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Re: [patch 0/9] writeback data integrity and other fixes (take 3)

To: Jamie Lokier <jamie@xxxxxxxxxxxxx>
Subject: Re: [patch 0/9] writeback data integrity and other fixes (take 3)
From: Ric Wheeler <ricwheeler@xxxxxxxxx>
Date: Wed, 29 Oct 2008 09:32:19 -0400
Cc: Nick Piggin <npiggin@xxxxxxx>, Christoph Hellwig <hch@xxxxxxxxxxxxx>, linux-nfs@xxxxxxxxxxxxxxx, akpm@xxxxxxxxxxxxxxxxxxxx, xfs@xxxxxxxxxxx, linux-fsdevel@xxxxxxxxxxxxxxx, Chris Mason <chris.mason@xxxxxxxxxx>
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Jamie Lokier wrote:
Nick Piggin wrote:
On Wed, Oct 29, 2008 at 05:44:17AM -0400, Christoph Hellwig wrote:
On Wed, Oct 29, 2008 at 10:21:43AM +0100, Nick Piggin wrote:
Please do.
Well, there's one stumling block I haven't made progress on yet:

I've changed the prototype of ->fsync to lose the dentry as we should
always have a valid file struct.  Except that nfsd doesn't on
directories.  So I either need to fake up a file there, or bail out
and add a ->dir_sync export operation that needs just a dentry.
OK. I don't know much about hthat code, but I would think nfsd
should look as close to the syscall layer as possible. I guess
there must be something prohibitive (some protocol semantics?).

Is there anything that particularly makes it a file operation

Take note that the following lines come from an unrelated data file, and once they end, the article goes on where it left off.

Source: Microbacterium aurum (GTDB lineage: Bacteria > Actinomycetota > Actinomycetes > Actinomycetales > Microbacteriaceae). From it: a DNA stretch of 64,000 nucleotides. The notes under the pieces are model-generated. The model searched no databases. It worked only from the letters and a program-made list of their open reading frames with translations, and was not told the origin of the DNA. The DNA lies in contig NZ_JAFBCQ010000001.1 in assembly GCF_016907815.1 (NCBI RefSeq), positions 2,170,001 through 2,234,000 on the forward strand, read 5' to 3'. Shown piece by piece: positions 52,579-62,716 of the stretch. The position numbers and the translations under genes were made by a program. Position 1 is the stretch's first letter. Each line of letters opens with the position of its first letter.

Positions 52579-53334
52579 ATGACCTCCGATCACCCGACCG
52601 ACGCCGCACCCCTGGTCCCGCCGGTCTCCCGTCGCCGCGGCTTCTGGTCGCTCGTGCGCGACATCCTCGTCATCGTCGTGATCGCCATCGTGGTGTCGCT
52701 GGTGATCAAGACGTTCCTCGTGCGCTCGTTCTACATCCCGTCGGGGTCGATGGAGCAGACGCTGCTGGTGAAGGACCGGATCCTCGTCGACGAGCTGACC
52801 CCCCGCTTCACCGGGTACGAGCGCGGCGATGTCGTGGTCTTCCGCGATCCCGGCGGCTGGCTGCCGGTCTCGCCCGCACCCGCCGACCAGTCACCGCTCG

as opposed to an inode operation?

In principle, is fsync() required to flush all dirty data written
through any file descriptor ever, or just dirty data written through
the file descriptor used for fsync()?

-- Jamie

Is a pointer to what seems to be the official posix spec for this - it is definitely per file descriptor, not per file system, etc...

What can happen by side effect (depending on the implementation) is that you can actually force out all data for any file. I found that you can approach non-fsync speeds for an fsync per file workload by simply writing all of the files out, then going back and fsync'ing them one at a time (last file first makes a bit of a difference). With that technique, you do get the hard promise of full data integrity and high speed. This is useful when you want to do bulk writes (tar, etc)


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